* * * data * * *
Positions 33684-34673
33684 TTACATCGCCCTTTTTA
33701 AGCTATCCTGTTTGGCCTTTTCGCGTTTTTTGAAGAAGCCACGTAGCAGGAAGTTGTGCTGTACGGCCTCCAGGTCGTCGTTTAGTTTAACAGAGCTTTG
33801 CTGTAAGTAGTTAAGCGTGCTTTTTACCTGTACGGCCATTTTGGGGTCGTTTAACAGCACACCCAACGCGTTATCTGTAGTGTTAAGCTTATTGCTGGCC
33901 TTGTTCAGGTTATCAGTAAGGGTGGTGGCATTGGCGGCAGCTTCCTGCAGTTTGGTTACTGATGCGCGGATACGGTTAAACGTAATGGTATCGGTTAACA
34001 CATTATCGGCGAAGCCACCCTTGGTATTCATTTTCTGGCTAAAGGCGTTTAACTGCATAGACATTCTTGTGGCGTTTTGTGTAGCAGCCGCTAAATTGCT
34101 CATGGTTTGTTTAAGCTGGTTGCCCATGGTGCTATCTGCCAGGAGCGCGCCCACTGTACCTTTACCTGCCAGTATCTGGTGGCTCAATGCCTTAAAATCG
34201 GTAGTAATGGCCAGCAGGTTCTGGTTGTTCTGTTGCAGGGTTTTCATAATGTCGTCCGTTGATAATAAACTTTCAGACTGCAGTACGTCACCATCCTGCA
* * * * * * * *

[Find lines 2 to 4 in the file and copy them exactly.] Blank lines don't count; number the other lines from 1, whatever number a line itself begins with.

33684 TTACATCGCCCTTTTTA
33701 AGCTATCCTGTTTGGCCTTTTCGCGTTTTTTGAAGAAGCCACGTAGCAGGAAGTTGTGCTGTACGGCCTCCAGGTCGTCGTTTAGTTTAACAGAGCTTTG
33801 CTGTAAGTAGTTAAGCGTGCTTTTTACCTGTACGGCCATTTTGGGGTCGTTTAACAGCACACCCAACGCGTTATCTGTAGTGTTAAGCTTATTGCTGGCC